The nickname stuck and Arnolt quickly adopted it, recognizing how valuable it could be for personal branding. After the outbreak of WWII Arnolt made a small fortune selling Sea-Mite engines and other equipment to the US government, then after the war he had the money to pursue his true passion – sports cars and motor racing.
It was on a trip to the 1952 Turin Auto Show, one of the most prestigious in the world at the time, that Arnolt met Giovanni Bertone, the founder of Gruppo Bertone and one of the most important men in the world of Italian automotive design.
The two would become friends and Arnolt would contract Bertone to design and build a number of cars over the years, all of which he would then sell in the United States. The first cars were rebodied MGs which were followed by some Aston Martins, then Bentleys, then Bristols.
These Arnolt-Bertone cars have now become highly sought after by collectors due to their good-looks, rarity, and the incredible story behind them. Among the most valuable are the Astons, which had originally been called Arnolt-Astons before Aston Martin intervened and stopped the practice after the third car had been built.
In total, there would be seven Arnolt-commissioned, Bertone-designed and built Aston Martins made. All were based on the DB2/4 chassis and six were convertibles with just a single coupe made – the car you see in this article above and below. There have been rumors for years of an eighth car, but as of the time of writing it hasn’t surfaced.
All of these Bertone Astons were designed by Bertone’s Franco Scaglione and they featured styling that was years ahead of what Aston themselves were turning out at the time. All of the cars were powered by the 2.6 liter straight-six producing 125 bhp, and all seven of the known cars are still in existence today.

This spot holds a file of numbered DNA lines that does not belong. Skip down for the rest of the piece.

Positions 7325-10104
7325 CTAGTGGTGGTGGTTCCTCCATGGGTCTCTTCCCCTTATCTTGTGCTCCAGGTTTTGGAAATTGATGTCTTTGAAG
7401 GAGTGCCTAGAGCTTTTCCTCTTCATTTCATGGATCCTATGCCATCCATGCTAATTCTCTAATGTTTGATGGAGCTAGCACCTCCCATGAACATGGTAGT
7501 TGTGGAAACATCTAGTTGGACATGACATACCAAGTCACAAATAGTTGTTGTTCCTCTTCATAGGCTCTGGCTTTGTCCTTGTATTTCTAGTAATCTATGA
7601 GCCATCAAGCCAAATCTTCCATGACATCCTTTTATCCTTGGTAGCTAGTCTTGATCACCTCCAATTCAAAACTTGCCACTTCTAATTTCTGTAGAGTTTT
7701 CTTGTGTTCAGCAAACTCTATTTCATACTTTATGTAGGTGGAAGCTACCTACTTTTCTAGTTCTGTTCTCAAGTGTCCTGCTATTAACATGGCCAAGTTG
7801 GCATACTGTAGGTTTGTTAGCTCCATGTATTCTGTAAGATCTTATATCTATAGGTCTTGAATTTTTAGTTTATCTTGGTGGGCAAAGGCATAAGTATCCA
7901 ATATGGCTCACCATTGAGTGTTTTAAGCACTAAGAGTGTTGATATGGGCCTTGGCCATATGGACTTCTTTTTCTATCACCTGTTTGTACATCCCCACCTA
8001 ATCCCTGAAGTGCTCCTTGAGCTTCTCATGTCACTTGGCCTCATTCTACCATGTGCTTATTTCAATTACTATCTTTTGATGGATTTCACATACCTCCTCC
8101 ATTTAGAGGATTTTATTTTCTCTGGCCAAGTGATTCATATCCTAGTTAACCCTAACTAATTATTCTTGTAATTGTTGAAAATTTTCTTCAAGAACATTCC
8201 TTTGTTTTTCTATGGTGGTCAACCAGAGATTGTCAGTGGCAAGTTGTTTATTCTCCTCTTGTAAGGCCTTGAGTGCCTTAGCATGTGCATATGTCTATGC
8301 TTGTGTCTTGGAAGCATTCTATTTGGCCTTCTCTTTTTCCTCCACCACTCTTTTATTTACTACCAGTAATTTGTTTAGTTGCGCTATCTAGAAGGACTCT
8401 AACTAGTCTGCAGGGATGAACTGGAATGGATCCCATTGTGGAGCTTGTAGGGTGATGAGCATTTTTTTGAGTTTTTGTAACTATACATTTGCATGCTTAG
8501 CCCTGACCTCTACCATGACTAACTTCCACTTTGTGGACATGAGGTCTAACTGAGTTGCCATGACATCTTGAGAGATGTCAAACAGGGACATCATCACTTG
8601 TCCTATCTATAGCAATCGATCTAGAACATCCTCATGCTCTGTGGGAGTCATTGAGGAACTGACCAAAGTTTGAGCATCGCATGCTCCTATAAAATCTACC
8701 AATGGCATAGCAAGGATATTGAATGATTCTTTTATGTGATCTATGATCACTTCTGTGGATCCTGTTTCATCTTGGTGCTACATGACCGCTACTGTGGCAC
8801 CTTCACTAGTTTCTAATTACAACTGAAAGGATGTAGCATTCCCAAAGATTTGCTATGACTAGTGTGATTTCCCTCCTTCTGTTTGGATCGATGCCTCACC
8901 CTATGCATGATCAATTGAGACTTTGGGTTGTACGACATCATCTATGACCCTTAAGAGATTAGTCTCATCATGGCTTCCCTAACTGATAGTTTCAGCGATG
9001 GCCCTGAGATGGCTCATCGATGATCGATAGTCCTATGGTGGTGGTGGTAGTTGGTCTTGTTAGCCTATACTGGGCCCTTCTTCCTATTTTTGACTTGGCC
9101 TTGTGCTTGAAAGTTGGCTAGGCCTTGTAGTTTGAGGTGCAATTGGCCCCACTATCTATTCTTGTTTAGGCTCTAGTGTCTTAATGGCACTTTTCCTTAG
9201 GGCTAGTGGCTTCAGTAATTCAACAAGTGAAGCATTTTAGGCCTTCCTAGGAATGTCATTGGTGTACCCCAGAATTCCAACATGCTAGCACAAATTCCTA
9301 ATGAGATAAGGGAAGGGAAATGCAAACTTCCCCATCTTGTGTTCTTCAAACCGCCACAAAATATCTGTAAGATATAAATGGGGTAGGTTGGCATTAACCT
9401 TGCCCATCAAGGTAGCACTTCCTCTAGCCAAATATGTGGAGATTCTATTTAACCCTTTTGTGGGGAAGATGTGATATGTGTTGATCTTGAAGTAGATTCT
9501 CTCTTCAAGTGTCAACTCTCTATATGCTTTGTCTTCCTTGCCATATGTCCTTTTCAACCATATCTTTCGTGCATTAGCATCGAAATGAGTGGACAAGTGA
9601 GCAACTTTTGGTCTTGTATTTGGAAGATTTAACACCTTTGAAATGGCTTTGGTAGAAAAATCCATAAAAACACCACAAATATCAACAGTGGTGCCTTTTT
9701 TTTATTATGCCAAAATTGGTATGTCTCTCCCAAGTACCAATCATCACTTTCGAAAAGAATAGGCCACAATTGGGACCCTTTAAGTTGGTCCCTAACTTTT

The Bertone Aston Martin DB2/4 Coupe Shown Here
The car you see in this article is the only Aston Martin DB2/4 Coupe by Bertone that was made, and amazingly it remains in full numbers matching condition today even almost 70 years after it was first built.
It’s believed that this car was commissioned for Henri Pigozzi, founder of Société Industrielle de Mécanique et Carrosserie Automobile, better-known as Simca. It was planned to be the first in a limited production run however only a single car would be made.
The car was later shown by Bertone on their stand at both the 1957 and 1958 Turin Motor Shows, likely in the hopes that Aston Martin would select them to develop the upcoming DB4 model, however this job would instead be tasked to Touring of Milan.
Over the next few decades the car made its way through a few hands, always in private ownership, until it finally ended up with its current owner who commissioned Aston Martin specialists Kevin Kay Restorations in Redding, California to undertake a full concours restoration.
The car was returned to exact original specification and it was finished in time to be shown at the prestigious 2023 Pebble Beach Concours d’Elegance – where it won First in Class. It’s now been invited to compete at the 2024 Concorso d’Eleganza Villa d’Este.
It’s now due to roll across the auction block with RM Sotheby’s at their New York auction on the 8th of December with a price guide of $1,200,000 – $1,600,000 USD. If you’d like to read more about it or register to bid you can visit the listing here.
Images ©2023 Courtesy of RM Sotheby’s
Articles that Ben has written have been covered on CNN, Popular Mechanics, Smithsonian Magazine, Road & Track Magazine, the official Pinterest blog, the official eBay Motors blog, BuzzFeed, Autoweek Magazine, Wired Magazine, Autoblog, Gear Patrol, Jalopnik, The Verge, and many more.
Silodrome was founded by Ben back in 2010, in the years since the site has grown to become a world leader in the alternative and vintage motoring sector, with well over a million monthly readers from around the world and many hundreds of thousands of followers on social media.